MOH Reveals Only 62% Of Housemen Positions Filled

The ministry attributes the 4,652 unfilled positions to housemen completing their training, resignations, or terminations. MOH records show that all past housemen training slots were filled.

KUALA LUMPUR, Feb 16 — Only 62 per cent (7,576) of 12,228 housemen positions have been filled, according to Ministry of Health (MOH) data, as government hospitals across the country continue to struggle to recruit and retain enough health care workers.

Health Minister Dr Zaliha Mustafa, in a written response in Parliament yesterday, said that the 4,652 unfilled positions were a result of housemen completing their training, resigning from their posts, or termination. 

Official MOH records show that all past housemen training slots were filled due to the steady annual increase in the number of medical graduates. However, in 2022, the figure fell by 57 per cent to 4,875 medical graduates compared to 8,511 medical graduates in 2019.

“This is due to the deferral of studies by medical students who could not complete their studies in the allocated time,” Dr Zaliha said in response to Wangsa Maju MP Zahir Hassan’s question on the matter.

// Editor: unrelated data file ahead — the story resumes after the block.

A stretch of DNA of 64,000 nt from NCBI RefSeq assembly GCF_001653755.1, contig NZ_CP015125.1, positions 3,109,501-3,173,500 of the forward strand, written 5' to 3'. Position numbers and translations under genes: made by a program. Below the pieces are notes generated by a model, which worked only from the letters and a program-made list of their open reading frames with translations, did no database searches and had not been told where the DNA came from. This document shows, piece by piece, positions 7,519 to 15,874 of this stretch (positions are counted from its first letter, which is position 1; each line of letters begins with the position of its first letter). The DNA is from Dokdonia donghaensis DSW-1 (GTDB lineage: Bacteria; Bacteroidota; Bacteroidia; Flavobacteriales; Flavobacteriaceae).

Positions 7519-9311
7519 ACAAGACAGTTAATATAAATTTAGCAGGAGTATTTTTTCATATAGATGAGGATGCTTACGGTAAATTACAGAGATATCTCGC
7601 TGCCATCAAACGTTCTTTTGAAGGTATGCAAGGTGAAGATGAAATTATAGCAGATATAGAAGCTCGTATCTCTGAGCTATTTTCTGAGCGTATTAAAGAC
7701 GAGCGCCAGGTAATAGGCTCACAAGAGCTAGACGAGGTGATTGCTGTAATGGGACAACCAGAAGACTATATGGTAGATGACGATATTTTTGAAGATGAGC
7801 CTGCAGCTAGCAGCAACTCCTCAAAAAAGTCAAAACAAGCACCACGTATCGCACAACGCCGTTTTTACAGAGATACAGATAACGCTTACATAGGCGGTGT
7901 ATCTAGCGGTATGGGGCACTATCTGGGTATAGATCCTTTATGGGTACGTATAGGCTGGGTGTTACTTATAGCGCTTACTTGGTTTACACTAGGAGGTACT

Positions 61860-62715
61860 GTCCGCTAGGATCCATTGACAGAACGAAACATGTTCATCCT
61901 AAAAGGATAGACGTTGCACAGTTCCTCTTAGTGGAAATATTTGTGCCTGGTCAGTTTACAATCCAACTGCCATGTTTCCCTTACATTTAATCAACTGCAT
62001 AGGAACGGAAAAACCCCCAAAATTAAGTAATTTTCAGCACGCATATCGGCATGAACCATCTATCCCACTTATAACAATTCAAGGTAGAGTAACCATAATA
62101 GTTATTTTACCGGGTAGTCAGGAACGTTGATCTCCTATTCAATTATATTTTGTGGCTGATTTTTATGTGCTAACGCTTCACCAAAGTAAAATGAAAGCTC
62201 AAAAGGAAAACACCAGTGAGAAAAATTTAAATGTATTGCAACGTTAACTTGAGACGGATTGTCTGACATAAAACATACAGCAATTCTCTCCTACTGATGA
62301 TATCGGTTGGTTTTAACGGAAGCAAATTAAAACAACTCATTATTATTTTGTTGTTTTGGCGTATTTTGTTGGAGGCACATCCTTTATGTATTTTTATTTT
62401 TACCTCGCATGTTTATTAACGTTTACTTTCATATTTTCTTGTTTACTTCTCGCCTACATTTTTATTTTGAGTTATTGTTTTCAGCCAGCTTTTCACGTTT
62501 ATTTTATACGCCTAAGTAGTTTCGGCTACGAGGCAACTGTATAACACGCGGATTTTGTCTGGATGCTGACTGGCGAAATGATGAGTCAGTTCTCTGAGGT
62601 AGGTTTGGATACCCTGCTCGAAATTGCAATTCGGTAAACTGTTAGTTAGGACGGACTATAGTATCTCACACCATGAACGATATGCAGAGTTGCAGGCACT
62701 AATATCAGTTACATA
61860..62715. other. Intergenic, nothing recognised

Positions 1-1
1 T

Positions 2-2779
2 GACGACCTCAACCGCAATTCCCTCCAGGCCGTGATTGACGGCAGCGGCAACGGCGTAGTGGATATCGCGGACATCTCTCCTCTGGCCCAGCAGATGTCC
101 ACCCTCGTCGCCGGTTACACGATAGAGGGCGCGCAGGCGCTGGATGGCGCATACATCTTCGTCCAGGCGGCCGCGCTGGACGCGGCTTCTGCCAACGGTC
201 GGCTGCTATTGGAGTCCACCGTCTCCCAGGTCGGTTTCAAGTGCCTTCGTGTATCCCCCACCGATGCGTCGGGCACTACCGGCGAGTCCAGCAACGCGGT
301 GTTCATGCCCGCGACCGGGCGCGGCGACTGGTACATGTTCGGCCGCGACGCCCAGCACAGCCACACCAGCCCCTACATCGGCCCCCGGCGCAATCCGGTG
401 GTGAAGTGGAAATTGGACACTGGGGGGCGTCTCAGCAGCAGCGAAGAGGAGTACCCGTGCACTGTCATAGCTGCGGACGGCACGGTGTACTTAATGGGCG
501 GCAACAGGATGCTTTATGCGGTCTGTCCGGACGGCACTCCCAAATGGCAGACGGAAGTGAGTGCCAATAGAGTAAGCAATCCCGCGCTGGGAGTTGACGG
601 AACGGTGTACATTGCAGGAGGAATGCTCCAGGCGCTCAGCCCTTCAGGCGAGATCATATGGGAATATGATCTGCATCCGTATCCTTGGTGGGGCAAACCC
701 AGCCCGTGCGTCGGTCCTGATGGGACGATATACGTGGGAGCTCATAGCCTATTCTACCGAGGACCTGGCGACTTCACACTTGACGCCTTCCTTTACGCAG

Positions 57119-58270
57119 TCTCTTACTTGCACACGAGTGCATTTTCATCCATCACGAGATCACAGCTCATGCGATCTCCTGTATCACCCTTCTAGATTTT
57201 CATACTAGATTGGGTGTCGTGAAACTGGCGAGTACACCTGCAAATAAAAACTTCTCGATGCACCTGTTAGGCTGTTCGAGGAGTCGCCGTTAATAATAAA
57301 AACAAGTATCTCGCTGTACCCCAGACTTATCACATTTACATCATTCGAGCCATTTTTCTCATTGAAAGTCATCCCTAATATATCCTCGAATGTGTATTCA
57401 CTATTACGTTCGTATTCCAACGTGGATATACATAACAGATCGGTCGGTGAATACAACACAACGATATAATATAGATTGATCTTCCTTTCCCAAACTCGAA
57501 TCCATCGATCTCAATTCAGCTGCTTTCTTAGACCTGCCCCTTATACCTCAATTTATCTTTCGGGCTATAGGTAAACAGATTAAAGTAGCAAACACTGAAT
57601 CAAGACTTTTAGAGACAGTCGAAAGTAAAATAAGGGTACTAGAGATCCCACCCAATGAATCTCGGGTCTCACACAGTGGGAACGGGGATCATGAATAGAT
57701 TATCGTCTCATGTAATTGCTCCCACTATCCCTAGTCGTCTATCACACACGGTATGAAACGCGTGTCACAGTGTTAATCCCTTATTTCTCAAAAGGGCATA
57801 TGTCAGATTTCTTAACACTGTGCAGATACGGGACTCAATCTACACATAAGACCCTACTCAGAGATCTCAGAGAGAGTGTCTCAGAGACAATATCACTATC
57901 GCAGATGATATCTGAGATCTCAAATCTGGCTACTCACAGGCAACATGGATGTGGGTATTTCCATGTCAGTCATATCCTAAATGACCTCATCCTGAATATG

Dr Zaliha explained that MOH recruits graduates six times a year — once every two months — with a projected intake of 4,000 medical students a year. 

All medical graduates who have registered with the Malaysian Medical Council (MMC) and have passed the Public Services Commission of Malaysia (PSC) screening will immediately be appointed to a hospital for training without having to undergo an interview.

“To fill the empty training slots, as many as 1,764 medical graduates who have passed the PSC screening will be offered graduate placement training in the first and second quarter of 2023. 

“The MOH projects an increase in the intake of housemen in the next cohort based on the 1,954 medical graduates who were granted their housemen application reference number letter by the MMC. 

“The medical graduate intake is further subject to the application through the SPA9 system (PSC’s Employment Registration System) and screening by the PSC,” the health minister said. 

Separately, Dr Zaliha said an external company appointed by MOH via the Hospital Support Services (HSS) contract system is in charge of maintaining public hospitals.

The evaluation of services is conducted based on the indicators stipulated in the contract. 

“To ensure that the level of maintenance at MOH’s hospitals is at its best, continuous monitoring is always carried out by the ministry on the services provided by the company.

“If there is a weakness in the services provided by the company, a warning letter, follow-up discussion, and proposed solutions to improve the level of service in the hospital or institution involved will be issued or carried out to ensure that the operations in the hospital or institution are not affected,” Dr Zaliha said.

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